FWP biologists concluded that the malfunction likely didn’t do catastrophic damage to the fishery and believe that juvenile fish likely suffered the highest mortality. Adult fish and eggs seem to have largely been spared; adult fish don’t tend to congregate in the side channels that saw the biggest impact, and salmonid eggs “tend to be fairly tolerant to dewatering, especially when they are early in their development,” FWP Fisheries Technician Jenna Dukovcic said in a Bozeman Daily Chronicle article.

“As you move further down the age continuum to these juvenile fish, the big result was that these fish were still here, occupying these habitats that were dewatered,” FWP Conservation Technician Travis Lorhenz said in the article. “They were pushed down, then they moved back in.”




Maine Seeking Anglers' Fishing Records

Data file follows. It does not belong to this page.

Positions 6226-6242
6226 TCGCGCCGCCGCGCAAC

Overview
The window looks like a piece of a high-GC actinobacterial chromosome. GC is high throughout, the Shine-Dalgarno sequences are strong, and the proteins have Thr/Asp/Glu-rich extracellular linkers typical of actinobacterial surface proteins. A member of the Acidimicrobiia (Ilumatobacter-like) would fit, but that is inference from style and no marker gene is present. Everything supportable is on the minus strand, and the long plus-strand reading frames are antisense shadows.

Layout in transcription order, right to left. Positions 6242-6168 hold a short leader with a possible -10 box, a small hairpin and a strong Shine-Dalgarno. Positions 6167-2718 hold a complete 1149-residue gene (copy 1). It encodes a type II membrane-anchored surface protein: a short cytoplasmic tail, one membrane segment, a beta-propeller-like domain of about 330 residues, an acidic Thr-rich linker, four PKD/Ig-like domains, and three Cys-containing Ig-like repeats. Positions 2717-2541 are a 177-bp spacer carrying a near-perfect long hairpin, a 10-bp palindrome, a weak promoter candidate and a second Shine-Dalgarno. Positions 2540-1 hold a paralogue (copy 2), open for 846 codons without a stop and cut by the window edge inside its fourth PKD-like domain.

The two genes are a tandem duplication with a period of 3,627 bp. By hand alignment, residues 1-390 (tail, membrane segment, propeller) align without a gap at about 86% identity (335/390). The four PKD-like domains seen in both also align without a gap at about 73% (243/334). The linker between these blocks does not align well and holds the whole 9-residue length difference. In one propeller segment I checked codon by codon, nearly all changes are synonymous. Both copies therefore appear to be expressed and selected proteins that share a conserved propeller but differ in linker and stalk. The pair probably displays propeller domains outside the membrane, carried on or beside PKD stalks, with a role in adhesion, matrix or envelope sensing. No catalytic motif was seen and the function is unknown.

The Maine Department of Inland Fisheries and Wildlife is asking anglers to keep logbooks of their fishing activities for the season. They are offering free record books upon request from their regional offices. Additionally, some fishing locations will have volunteer card boxes for anglers to record their use and catch data. This information will help with the management of inland waters in Maine. Anglers who plan to fish Arctic char waters across the state and are interested in keeping a logbook should email Frank.Frost@maine.gov.

Michigan Habitat Grants